Other typical features of the Pyrenees are the large amount of mountain torrents that form many stunning waterfalls and the absence of big lakes. The rarity and high elevation of mountain passes makes the Pyrenees a formidable natural barrier in Europe’s landscape. The lower parts of the Pyrenees in the extreme west have many forests and woodlands. But eastwards the extent of forest declines. In the east the Pyrenees are very wild and open with a more Mediterranean flora. The mountainous landscape of the Pyrenees is perfect for mountain walking and observing wildlife.
If you consider walking in France, it’s useful to know that France has a very varied climate. This is a result of France’s diverse topography and the influence of the Atlantic Ocean and Mediterranean Sea. The north and north-west of France, have a temperate-maritime climate, somewhat similar to Britain’s. This is great for walking in summer. France’s south-east, including areas like the Provence, has a Mediterranean climate. This part of France is warmer and offers very pleasant walking in spring and autumn. In the central France the climate becomes more continental. Summers here are hot and winters cold. There is also less rainfall here. The high mountain regions of the French Alps and the French Pyrenees have an alpine climate with long snow cover.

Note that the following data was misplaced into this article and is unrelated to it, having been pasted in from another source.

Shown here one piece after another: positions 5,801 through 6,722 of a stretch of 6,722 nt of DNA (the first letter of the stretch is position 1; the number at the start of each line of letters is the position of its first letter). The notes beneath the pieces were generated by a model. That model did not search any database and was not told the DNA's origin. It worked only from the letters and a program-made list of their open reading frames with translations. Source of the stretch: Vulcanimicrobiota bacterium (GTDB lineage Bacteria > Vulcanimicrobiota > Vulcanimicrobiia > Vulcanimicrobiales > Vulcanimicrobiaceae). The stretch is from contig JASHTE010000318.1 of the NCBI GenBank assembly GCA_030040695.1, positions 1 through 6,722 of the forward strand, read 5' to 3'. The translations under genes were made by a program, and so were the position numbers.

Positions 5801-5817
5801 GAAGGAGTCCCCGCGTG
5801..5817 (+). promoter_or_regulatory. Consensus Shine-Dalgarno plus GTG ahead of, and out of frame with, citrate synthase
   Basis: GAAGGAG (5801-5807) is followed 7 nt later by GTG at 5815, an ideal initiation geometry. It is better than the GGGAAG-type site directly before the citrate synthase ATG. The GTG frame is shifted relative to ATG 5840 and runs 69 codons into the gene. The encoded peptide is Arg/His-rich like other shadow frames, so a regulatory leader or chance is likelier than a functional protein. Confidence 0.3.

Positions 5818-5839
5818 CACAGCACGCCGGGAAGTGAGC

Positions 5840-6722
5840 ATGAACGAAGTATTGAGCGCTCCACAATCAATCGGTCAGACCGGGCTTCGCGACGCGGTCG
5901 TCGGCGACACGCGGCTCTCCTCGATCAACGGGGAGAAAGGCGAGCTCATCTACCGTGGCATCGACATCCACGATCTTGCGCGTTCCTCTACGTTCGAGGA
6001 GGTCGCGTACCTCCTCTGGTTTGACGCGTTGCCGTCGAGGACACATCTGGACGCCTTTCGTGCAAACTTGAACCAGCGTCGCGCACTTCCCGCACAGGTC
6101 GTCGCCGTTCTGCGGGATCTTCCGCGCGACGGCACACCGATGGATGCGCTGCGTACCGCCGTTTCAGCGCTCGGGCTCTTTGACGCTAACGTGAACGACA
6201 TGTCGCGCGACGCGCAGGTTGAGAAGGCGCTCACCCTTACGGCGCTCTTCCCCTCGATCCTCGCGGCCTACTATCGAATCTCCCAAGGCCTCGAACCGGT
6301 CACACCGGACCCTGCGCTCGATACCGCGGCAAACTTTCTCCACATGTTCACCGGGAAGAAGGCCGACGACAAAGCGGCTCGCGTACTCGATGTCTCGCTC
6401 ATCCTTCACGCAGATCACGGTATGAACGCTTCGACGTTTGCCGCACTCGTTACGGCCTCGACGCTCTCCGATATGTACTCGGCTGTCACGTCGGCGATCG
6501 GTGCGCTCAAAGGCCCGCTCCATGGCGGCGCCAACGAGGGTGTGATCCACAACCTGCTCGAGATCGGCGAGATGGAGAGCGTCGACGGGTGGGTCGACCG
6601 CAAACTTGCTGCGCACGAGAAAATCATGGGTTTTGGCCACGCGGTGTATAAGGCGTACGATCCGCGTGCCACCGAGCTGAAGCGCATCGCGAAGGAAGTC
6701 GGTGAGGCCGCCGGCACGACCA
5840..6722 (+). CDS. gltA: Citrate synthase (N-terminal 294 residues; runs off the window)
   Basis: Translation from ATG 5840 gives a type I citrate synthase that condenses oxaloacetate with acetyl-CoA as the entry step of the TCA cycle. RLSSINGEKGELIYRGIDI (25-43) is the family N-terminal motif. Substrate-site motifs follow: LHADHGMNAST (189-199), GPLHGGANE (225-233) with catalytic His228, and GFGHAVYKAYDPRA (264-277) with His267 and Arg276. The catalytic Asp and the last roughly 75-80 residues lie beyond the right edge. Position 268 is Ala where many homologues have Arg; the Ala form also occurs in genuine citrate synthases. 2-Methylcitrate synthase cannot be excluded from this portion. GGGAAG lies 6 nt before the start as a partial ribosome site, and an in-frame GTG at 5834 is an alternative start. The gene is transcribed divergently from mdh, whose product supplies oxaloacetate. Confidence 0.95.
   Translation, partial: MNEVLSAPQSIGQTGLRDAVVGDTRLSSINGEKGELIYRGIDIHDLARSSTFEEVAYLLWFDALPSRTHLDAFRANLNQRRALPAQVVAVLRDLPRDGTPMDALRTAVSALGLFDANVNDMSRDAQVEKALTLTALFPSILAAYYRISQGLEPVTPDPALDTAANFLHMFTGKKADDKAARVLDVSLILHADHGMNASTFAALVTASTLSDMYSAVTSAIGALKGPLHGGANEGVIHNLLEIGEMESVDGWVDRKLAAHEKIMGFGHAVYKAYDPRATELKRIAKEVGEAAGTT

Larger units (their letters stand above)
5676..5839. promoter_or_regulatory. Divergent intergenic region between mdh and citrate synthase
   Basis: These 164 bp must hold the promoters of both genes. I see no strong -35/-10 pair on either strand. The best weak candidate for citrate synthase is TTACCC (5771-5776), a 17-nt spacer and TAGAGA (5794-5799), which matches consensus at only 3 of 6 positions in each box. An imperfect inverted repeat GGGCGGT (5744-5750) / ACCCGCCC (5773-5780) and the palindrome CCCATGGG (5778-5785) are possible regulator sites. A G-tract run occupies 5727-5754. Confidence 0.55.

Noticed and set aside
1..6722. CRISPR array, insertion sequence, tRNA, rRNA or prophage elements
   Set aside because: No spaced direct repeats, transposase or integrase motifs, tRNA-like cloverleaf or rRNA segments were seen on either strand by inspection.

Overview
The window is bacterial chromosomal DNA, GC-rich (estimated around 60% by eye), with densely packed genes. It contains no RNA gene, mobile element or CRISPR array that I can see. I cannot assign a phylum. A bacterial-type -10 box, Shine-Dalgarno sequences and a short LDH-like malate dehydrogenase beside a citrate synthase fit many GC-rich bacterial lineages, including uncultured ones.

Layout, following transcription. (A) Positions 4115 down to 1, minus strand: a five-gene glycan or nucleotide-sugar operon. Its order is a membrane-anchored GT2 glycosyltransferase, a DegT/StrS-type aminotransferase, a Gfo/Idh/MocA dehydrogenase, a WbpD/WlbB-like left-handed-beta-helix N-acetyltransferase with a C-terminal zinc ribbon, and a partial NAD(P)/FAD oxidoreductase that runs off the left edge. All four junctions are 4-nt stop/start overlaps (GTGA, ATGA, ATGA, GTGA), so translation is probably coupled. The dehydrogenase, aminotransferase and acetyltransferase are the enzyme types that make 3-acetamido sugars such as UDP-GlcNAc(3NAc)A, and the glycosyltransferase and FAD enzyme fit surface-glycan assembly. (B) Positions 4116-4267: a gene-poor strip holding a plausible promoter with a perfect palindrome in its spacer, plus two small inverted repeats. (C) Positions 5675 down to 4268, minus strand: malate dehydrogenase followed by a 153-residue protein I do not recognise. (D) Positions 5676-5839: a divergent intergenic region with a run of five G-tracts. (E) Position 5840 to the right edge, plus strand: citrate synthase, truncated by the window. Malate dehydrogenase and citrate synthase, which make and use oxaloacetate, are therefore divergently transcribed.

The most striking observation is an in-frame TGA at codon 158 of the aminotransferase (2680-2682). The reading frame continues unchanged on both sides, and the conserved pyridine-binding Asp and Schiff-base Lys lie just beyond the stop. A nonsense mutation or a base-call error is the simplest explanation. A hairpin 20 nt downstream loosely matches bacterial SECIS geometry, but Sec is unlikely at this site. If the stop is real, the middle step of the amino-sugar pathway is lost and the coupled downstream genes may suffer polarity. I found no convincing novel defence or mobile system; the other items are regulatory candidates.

France’s environment and wildlife
France was one of the first countries to form a ministry of environment, in 1971. There are 9 national parks in France and an additional 50 regional nature parks. These include some very special habitats and landscapes, such as the Ecrins National Park, Mercantour National Park and Vanoise National Park in the French Alps as well as the Pyrenees National Park. So if you go walking in France you can expect to see a lot of beautiful nature and special wildlife.
With an extensive walking network, France is a perfect country for walking
Walking in France
France has a 110,000 miles long trail system for walking. The French walking network consists of long distance national paths, regional paths and local paths.
The national walking paths cover long distances, for example from the Ardennes in the north of France to the Mediterranean in the south.
The regional paths normally form circular walking routes within a region. And the local walking paths branch out from many towns and villages. These walking routes are established and maintained by the French Long Distance Walking Association.
The small-scale walking holiday providers on Walkingholidayinfo.com make full use of France’s extensive system of walking trails. They have handpicked the very best walking routes and viewpoints for you to enjoy during your walking holiday in France.
Add France’s varied landscapes, its many historic villages and vibrant culture, the beautiful French wines and cuisine and you have a wonderful walking holiday destination in Europe.